The cowling and thrust reversors are connected to the pylon via hinge points. The inlet cowl remains with the airplane most of the time. Some engines have the inlet already fitted and is part of a QEC (Quick Engine Change).

Quoting maddog888 (Reply 13):
Secondly I know it was time lapse photography but it looked like the engineers had the fan rotating whilst they fitted the cowling. I assume (there I go again) that they have to check for clearance but I would have thought there was less risk of damage to do it after the cowling was fitted.

The fan is spinning because of the wind blowing thru the hanger. There is a freight door in front part of that hanger that was open during the time of the shoot. There was also a thunderstorm going thru AFW when they where shotting this video so there was some strong winds

David



Never under-estimate the predictably of stupidty
User currently offlineTristarsteve From Sweden, joined Nov 2005, 3983 posts, RR: 34
Reply 15, posted (4 years 1 month 2 weeks 5 days 6 hours ago) and read 4143 times:

Quoting ex52tech (Reply 11):
Now I could be totally wrong here but at the two airlines I worked at, and in the engine overhaul shops that I worked in we measured engine life in hours not cycles. I m thinking you meant hours.

No I did mean cycles. The life limit on a HPTB, of a Turbine disc is how many high power take offs it has performed, not how many hours it has droned along at 38000ft. Modern jet engines are basically on-condition. There is no hours limit, you keep inspecting it until a decision is made to remove it. This decision comes from the engineer in the office. But some cyclic parts are life limited. This is a hard life, and the engine comes out. But a B744 operator may never reach this limit because the aircraft spends all its time in the cruise.

Quoting maddog888 (Reply 13):
When they removed the engine , I saw that the side fairing panels & intake cowling remained with the plane not the engine. Is this usual?

Not on the RB211!!! The whole engine is removed complete with thrust reverser.

Quoting ex52tech (Reply 11):
On many occasions I have personally installed turbine modules on an engine that have much less time on them than the engines max hourly limit

  

When an engine is removed a conference takes place in engine planning to decide what work to do. The engine is removed for a hot section failure, but do we only change the hot section, or shall we change the LP turbine as well? Lots of financial decisions here.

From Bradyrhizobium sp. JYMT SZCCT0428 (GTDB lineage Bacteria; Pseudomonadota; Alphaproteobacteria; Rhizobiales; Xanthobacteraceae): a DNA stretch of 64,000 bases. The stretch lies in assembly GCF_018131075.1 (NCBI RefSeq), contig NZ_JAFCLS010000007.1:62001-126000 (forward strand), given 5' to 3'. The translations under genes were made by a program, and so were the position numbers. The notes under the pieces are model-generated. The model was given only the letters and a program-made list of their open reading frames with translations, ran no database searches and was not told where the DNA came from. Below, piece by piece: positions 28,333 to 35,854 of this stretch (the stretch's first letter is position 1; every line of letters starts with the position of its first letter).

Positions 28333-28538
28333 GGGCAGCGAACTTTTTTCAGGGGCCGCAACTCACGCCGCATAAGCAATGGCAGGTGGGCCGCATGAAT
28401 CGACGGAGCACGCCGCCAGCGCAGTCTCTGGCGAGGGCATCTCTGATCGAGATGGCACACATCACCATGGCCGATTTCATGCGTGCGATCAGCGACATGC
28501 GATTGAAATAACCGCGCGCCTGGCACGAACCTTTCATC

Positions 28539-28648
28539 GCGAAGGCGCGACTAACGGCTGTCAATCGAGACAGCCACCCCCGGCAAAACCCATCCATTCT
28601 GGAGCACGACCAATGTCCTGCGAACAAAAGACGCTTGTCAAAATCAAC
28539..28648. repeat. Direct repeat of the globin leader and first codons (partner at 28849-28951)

Another factor keeping engines on the wing is that many engine SBs are rated next shop visit. So if the engine stays on the wing, the work (and expenditure) is deferred.


p.s., by inspection I also mean MCDs, filter analysis. SOAP oil checks, routine boroscopes, and print outs from the QAR.

When the Tristar RB211 had a 1200cycle life, we were boroscoping it twice a week at the end of its life to try and keep it flying. We kept a book of drawings of the cracks in the engine (no video boroscopes in those days) and checked the crack propogation. We didn't miss many failures.


User currently offlineFlyingColours From United Kingdom, joined Dec 2003, 2315 posts, RR: 10
Reply 16, posted (4 years 1 month 2 weeks 5 days 5 hours ago) and read 4129 times:

Quoting boeing767mech (Reply 14):
The fan is spinning because of the wind blowing thru the hanger. There is a freight door in front part of that hanger that was open during the time of the shoot. There was also a thunderstorm going thru AFW when they where shotting this video so there was some strong winds

Plus it does not take much of a breeze to get engines windmilling...

Quoting N243NW (Reply 8):
Here's one of my all-time favorites, depicting exactly what you were asking about:

Good Video

I've seen an engine change on the 757-200 a long time ago, I unfortunately couldn't hang around long (no pun intended) but it looked like it was going to take some time, 5-6 hours seems about right for the RB211 I'd guess.

Quoting AA737-823 (Reply 6):
I also know a carrier that has over 30,000 hours ON WING with a RB-211 on a Boeing 757.

Would that be Monarch by any chance? Their engineers are incredible, they have kept their 757s going (and going well) since well, forever. They also did work on our 757s but sadly even they couldn't keep ours going  
Incidentally the engine change I saw was the Monarch guys working on one of our 757s, there is a funny and yet awful story which I won't go into (for a change).

Phil
FlyingColours



Lifes a train racing towards you, now you can either run away or grab a chair & a beer and watch it come - Phil
User currently offlineboeing767mech From United States of America, joined Dec 2000, 1025 posts, RR: 3
Reply 17, posted (4 years 1 month 2 weeks 5 days 5 hours ago) and read 4126 times:

Quoting Tristarsteve (Reply 15):
Not on the RB211!!! The whole engine is removed complete with thrust reverser.

Not on the 757's. The C ducts and cowlings stay on the pylon in the RB211-535E on our airplanes. Only the inlet and common nozzle stay with the engine.

David



Never under-estimate the predictably of stupidty
User currently offlineFlyingColours From United Kingdom, joined Dec 2003, 2315 posts, RR: 10
Reply 18, posted (4 years 1 month 2 weeks 5 days 5 hours ago) and read 4117 times:

Quoting boeing767mech (Reply 17):
Quoting Tristarsteve (Reply 15):
Not on the RB211!!! The whole engine is removed complete with thrust reverser.

Not on the 757's. The C ducts and cowlings stay on the pylon in the RB211-535E on our airplanes. Only the inlet and common nozzle stay with the engine.

Not sure if it helps clear things up either way but here is a photo of an RB211-535E4 being changed.


View Large View Medium
Click here for bigger photo!

Photo © Canarian666



Phil
FlyingColours



Lifes a train racing towards you, now you can either run away or grab a chair & a beer and watch it come - Phil
User currently offlineTristarsteve From Sweden, joined Nov 2005, 3983 posts, RR: 34